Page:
Any time is teatime
IN 1942, the historian A. A. Thompson wrote: ‘They talk about Hitler’s secret weapon, but what about England’s secret weapon—tea. That’s what keeps us going and that’s what’s going to carry us through.’ At the same time, Churchill said that tea was more important than ammunition and ordered that the Navy should give its sailors as much as they wanted. During the Cold War, the government worried about tea supplies. If the Soviets had hit us with a nuclear bomb, then 75% of our imports would have been threatened. As if we didn’t have enough to worry about.
Today, it sometimes seems that Britain has succumbed to the false delights of coffee, so it’s reassuring to know that we’re still drinking 165 million cups of tea every day.
The connection between Britain and tea goes back centuries and has been a pretty rowdy one. There have been wars over tea —notably the Opium Wars, which attempted to control China’s export of the drink, and the Boston Tea Party, which sparked America’s revolution—there have been inventions (such as the tea clipper ships and I suppose I must mention the awful teabag) and there has been rampant colonialism. Since its inception in China during the Tang dynasty (609– 907), tea growing has spread to India, Ceylon, Kenya, Rwanda and, lately, Cornwall.
I recently ordered my regular teas from Steenbergs, a North Yorkshire firm that sells them loose and organic. First comes Lapsang Souchong from the Fujian province of China, black and smoky and said to have been invented in 1610, when, during one of the innumerable warlord conflicts, soldiers were forced to dry the leaves on fires of pine wood. The Chinese are dismissive of this fine tea, saying it’s for westerners.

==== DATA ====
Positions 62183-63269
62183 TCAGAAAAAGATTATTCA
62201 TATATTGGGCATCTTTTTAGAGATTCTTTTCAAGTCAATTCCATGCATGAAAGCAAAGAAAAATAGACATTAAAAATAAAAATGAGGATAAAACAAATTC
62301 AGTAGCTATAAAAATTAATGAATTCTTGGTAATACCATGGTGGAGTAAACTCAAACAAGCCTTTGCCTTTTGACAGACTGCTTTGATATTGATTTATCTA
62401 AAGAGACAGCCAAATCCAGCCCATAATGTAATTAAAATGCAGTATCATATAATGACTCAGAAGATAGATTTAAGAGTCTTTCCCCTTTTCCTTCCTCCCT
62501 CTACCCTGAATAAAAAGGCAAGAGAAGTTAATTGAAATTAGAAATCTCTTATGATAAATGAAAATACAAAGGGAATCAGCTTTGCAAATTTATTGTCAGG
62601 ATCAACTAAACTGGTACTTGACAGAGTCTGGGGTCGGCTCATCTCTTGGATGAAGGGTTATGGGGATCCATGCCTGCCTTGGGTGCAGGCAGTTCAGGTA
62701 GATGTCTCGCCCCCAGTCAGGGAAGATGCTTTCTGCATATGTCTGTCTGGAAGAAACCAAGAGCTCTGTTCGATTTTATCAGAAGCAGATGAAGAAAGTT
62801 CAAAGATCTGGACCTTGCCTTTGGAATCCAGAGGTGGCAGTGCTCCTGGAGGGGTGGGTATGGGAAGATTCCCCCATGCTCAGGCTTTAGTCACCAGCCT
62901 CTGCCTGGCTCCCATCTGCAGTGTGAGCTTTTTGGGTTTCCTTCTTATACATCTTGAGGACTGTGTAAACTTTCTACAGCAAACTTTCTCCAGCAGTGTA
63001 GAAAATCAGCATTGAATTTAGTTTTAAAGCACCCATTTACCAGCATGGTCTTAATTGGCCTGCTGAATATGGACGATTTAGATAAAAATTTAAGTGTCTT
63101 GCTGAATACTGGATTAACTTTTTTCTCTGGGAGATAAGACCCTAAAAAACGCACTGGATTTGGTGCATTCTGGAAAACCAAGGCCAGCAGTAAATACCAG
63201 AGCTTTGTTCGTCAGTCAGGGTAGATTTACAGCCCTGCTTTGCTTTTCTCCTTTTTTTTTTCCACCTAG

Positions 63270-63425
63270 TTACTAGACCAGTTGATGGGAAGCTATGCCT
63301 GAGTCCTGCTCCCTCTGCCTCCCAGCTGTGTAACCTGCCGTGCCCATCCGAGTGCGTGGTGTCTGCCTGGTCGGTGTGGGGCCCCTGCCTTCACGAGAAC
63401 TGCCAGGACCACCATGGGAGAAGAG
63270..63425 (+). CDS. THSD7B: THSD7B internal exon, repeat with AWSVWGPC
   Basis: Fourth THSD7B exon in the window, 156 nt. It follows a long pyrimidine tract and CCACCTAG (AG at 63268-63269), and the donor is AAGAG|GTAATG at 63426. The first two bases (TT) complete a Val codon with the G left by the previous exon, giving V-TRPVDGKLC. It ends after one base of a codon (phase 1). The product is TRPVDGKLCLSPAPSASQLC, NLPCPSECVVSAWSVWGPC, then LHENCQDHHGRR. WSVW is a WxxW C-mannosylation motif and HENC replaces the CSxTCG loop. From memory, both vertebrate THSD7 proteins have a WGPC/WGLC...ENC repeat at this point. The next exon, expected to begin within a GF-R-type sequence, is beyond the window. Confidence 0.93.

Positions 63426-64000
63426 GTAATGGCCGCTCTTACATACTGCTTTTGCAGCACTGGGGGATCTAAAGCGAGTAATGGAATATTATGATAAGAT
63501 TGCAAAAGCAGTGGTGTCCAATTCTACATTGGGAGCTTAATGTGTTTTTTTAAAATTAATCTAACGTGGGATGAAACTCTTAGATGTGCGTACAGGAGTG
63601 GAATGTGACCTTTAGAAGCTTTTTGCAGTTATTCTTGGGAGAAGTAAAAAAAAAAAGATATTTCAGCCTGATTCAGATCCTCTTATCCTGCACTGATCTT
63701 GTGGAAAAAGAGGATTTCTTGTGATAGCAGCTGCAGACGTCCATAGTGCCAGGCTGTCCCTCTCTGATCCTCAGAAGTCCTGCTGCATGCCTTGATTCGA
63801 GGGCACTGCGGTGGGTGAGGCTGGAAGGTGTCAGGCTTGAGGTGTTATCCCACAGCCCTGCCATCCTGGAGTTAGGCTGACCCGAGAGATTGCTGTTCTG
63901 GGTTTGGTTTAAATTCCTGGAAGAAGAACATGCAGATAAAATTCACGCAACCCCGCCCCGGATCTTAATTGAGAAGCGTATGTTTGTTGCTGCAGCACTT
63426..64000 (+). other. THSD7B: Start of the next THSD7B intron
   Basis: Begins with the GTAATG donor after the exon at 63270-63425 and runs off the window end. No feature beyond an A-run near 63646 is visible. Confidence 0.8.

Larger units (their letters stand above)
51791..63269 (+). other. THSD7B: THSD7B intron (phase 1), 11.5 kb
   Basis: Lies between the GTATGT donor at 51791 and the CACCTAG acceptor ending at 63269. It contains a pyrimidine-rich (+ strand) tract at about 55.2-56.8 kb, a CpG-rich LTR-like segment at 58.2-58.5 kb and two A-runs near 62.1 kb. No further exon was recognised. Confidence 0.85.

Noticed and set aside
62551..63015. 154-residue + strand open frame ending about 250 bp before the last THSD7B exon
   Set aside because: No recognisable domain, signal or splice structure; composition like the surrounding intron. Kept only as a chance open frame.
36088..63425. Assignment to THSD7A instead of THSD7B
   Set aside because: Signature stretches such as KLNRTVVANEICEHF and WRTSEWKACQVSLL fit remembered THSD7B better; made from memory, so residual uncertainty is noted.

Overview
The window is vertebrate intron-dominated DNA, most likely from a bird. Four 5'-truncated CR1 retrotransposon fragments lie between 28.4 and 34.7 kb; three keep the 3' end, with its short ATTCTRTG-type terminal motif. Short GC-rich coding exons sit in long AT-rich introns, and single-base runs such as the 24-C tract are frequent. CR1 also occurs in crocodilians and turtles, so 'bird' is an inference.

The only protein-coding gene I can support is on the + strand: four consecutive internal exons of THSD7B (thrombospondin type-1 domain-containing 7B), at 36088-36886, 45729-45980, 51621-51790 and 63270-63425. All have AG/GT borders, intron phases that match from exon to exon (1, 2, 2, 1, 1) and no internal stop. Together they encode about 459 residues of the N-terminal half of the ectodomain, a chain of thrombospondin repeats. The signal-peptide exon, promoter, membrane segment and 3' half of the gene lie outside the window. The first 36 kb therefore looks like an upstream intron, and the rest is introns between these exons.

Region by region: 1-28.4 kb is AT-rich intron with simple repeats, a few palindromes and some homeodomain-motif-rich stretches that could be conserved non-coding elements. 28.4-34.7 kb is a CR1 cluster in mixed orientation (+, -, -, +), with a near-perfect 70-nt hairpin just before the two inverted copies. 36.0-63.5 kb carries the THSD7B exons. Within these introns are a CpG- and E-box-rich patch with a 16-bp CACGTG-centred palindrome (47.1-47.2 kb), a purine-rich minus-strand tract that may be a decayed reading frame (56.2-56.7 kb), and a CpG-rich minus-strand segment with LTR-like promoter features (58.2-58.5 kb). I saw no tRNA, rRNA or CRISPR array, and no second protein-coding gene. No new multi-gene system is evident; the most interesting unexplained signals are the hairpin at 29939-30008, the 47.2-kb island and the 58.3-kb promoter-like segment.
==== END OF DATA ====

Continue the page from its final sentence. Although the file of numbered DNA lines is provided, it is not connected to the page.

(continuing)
My other two favourites are Indian. One is second-flush Margaret Hope from the Kurseong valley in Darjeeling. There’s a sad story that Margaret, the daughter of the tea planter, loved the valley, but died on the voyage home. Mr Bagdon, the planter, called his land Margaret’s Hope, now shortened to Margaret Hope.
The second is Tippy Assam Hazelbank from the banks of the Brahmaputra River, named after Hazel, the daughter of Dr Mead, a state official.
Although I can’t claim any tea planters in my ancestry, I do have five Mcpherson brothers and cousins who went to Guyana to plant sugar as early as 1800. They called their estates Dunkeld and Perth. I also have coffee growers in my background. They farmed in Ceylon on an estate called Hylton after their old home.
Hew’s family is loaded with tea planters—at least 11—who were growing the bushes from the 1890s until the 1950s. Most travelled out to Ceylon as an alternative to joining the Army. Their estates were called after Scottish lands such as Rothes.
Then I got curious about the names of popular teas. There’s Earl Grey, which is perfumed with bergamot oil and named after the 1830s Prime Minister. According to legend, this was blended for the family by a Chinese mandarin to suit the limey water at their seat of Howick Hall in Northumberland. This is seen as a toff’s tea.
Less so is Typhoo, which was invented in 1903. The word apparently means ‘doctor’ in Chinese. Typhoo is famous for refusing to drop imperial measures from its labels. PG Tips is even less grand, having been invented in the 1930s as ‘Pre-gest-tee’. This apparently alluded to tea’s ability to help digestion before a meal.
Until I started researching tea, thanks to The True History of Tea by Victor H. Mair and Erling Hoh, I hadn’t realised how the little bushes had changed the world. Coffee has nothing like it, which confirms my decision to give up the beans and stick with the leaves. I’ve not regretted it.
‘We’re still drinking 165 million cups of tea every day